Abu Dhabi, UAEThursday 17 October 2019

Demand for short-term lets in Dubai growing '10 times faster' than for hotels

Property owners are cashing in on Airbnb-style rentals - but landlords must ensure they have a permit from the authorities

A user browses the Ease by Emaar app offering holiday home rentals. Courtesy Emaar
A user browses the Ease by Emaar app offering holiday home rentals. Courtesy Emaar

Demand for short-term lets in Dubai is significantly outstripping that for hotels, a new report has found, as holidaymakers look for better deals and home comforts during their stay.

In a city famed for its dazzling hotels, travellers are increasingly searching for private apartments and villas.

A report by market analysts AirDNA recorded growth of almost 70 per cent in short-term rentals between June 2018 to June 2019.

Demand for hotels during the same period grew by a more modest 7 per cent, according to the report.

In Europe I stayed in a holiday home where I was asked to ensure I cleaned the dishes before leaving the property. That would be unheard of in Dubai

Vinayak Mahtani, Bnb ME

Vacation homes nationwide have generated $136.7 million during the same 12-month period as demand continued to grow - though that remains small compared to a Dubai hotel market worth billions of dollars.

“The quality of apartments has improved as have the services on offer,” said Vinayak Mahtani, chief executive of Bnb ME, which manages and maintains short-term rents for owners.

“Property owners have more confidence in the properties doing better than in the long term, so better value properties are coming on the market.”

The growth of the market was in the spotlight last week when Emaar launched its own short-term letting platform Ease. It also banned homeowners in Downtown from privately renting their own properties out as of September 19, saying some are being used for "non-residential and non-family-related activities".

Dubai Tourism then reminded owners in a circular this week that they need a permit to rent out homes commercially and warned against advertising online without one. Major cities around the world have had to act in the face of rapid and at times unregulated growth of short-term let markets.

Mr Mahtani said the industry is in favour tightening of regulations and while "there is a lot of red tape when it comes to checking in a guest in Dubai,” it will ensure a level of quality is maintained.

“If the government can both control the playing field and give the holiday home operators a fair chance, then I see the industry growing.”

This brightly coloured four bed in Dubai's City Walk in available to book on Airbnb. Courtesy: Airbnb
This brightly coloured four bed in Dubai's City Walk in available to book on Airbnb. Courtesy: Airbnb

In many cities short-term lets are seen as cheaper than local hotels, but Dubai is ranked the fifth most expensive place in the world to rent a holiday home, according to a Bloomberg index last year.

On average owners asked for $185 (Dh680) per night, though travellers would typically have more space than a single hotel room. Miami and Boston took the top spot charging $205 and $195 a night, respectively.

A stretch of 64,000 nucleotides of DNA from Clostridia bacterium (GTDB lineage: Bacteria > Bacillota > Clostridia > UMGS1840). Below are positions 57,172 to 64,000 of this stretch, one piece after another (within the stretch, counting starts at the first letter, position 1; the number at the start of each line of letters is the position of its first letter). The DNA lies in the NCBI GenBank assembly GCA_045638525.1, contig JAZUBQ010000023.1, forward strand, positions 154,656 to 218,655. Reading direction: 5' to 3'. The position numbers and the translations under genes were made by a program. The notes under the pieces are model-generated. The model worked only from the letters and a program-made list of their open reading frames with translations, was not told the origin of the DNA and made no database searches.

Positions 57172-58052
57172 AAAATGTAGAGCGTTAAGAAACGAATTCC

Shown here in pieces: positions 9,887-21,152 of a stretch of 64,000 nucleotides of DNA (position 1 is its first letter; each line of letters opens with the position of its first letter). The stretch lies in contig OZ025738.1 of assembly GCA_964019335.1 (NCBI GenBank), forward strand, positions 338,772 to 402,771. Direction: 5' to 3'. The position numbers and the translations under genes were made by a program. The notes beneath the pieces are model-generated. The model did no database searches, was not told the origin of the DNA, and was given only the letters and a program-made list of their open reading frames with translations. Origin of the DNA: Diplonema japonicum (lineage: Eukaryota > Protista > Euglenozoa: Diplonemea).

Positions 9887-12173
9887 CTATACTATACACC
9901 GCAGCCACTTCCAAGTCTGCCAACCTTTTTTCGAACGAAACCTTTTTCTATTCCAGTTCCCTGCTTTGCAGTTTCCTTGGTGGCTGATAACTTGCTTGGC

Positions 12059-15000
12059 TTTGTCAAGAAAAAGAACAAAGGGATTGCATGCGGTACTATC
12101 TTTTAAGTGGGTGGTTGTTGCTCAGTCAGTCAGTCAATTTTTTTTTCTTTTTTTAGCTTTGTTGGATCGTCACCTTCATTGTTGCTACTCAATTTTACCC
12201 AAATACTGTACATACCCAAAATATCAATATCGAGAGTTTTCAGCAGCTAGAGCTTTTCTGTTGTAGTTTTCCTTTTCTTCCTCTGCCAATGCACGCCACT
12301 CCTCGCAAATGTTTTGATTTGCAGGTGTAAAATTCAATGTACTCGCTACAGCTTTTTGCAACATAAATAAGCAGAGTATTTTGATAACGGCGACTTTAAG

AirDNA's more recent survey placed it higher, at $202 (Dh741) per night, with Dubai Marina, Downtown Dubai - before the ban - and Palm Jumeirah most popular.

With greater costs comes greater expectations.

“A guest visiting Dubai is expecting nothing but the best, whether it’s a luxury hotel or holiday home,” Mr Mahtani said.

“In Europe I have stayed in a holiday home where I was asked to ensure I cleaned the dishes before leaving the property.

“That would be unheard of in Dubai.”

Vinayak Mahtani CEO of Bnb ME said that the appeal of holiday rentals, like those found on Airbnb, is obvious. 
Vinayak Mahtani said demand for short-term lets is growing fast

The most expensive Dubai rentals are in Palm Jumeirah with an average daily rate of $500.

The largest proportion of international vacation rental guests to Dubai come from London.

Despite the potential for short-term lets to take business from hotels, it remains a relatively small market.

“Obviously anyone who is providing rental accommodation is a competitor,” said David Allan, cluster general manager of Radisson Blu Dubai Waterfront and Radisson Resort Ras Al Khaimah.

“However, I’ve had no feedback that indicates it is having a negative impact.”

Nila Pendarovksi, manager of Rove Hotel Dubai Marina, said hotels still have the edge on service and facilities.“I spoke to a guest recently who said they were considering staying in an Airbnb but opted against it because they wouldn’t get the same services as a hotel,” she said.

“It all really depends what a guest is looking for from their stay.”

Another expert suggested the sheer competition between hotels - 520 properties and 93,000 rooms according to official figures - results in better value for money.

“Quite often the prices of rental homes are way more expensive than hotels,” said Caroline Rowe, director of brand marketing with The First Group, a real estate investor.

“It’s a different market and you don’t always get the full treatment you receive in hotels.”

Dubai rents: Q2 2019 data

Updated: September 15, 2019 01:24 PM

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